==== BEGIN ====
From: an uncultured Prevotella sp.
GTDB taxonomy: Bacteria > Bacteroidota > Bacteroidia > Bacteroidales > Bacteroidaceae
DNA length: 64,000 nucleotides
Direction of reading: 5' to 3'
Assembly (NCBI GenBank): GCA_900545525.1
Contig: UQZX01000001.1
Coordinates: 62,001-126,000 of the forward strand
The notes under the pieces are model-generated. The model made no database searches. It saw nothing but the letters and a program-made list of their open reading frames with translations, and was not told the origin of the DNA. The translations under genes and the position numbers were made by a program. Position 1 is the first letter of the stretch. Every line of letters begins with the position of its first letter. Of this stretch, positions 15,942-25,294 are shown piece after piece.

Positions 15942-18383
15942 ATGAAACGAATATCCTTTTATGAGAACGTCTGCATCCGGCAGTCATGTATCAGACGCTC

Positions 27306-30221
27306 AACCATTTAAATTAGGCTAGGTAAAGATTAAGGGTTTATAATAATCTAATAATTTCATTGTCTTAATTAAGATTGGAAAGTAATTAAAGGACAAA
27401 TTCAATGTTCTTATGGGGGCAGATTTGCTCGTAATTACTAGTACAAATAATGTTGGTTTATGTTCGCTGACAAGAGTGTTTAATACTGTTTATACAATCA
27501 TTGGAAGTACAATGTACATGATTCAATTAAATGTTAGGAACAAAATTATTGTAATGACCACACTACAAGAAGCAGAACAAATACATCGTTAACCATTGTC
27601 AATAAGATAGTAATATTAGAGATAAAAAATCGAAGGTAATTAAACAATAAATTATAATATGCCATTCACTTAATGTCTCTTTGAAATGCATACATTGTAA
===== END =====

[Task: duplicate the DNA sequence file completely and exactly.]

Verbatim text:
From: an uncultured Prevotella sp.
GTDB taxonomy: Bacteria > Bacteroidota > Bacteroidia > Bacteroidales > Bacteroidaceae
DNA length: 64,000 nucleotides
Direction of reading: 5' to 3'
Assembly (NCBI GenBank): GCA_900545525.1
Contig: UQZX01000001.1
Coordinates: 62,001-126,000 of the forward strand
The notes under the pieces are model-generated. The model made no database searches. It saw nothing but the letters and a program-made list of their open reading frames with translations, and was not told the origin of the DNA. The translations under genes and the position numbers were made by a program. Position 1 is the first letter of the stretch. Every line of letters begins with the position of its first letter. Of this stretch, positions 15,942-25,294 are shown piece after piece.

Positions 15942-18383
15942 ATGAAACGAATATCCTTTTATGAGAACGTCTGCATCCGGCAGTCATGTATCAGACGCTC

Positions 27306-30221
27306 AACCATTTAAATTAGGCTAGGTAAAGATTAAGGGTTTATAATAATCTAATAATTTCATTGTCTTAATTAAGATTGGAAAGTAATTAAAGGACAAA
27401 TTCAATGTTCTTATGGGGGCAGATTTGCTCGTAATTACTAGTACAAATAATGTTGGTTTATGTTCGCTGACAAGAGTGTTTAATACTGTTTATACAATCA
27501 TTGGAAGTACAATGTACATGATTCAATTAAATGTTAGGAACAAAATTATTGTAATGACCACACTACAAGAAGCAGAACAAATACATCGTTAACCATTGTC
27601 AATAAGATAGTAATATTAGAGATAAAAAATCGAAGGTAATTAAACAATAAATTATAATATGCCATTCACTTAATGTCTCTTTGAAATGCATACATTGTAA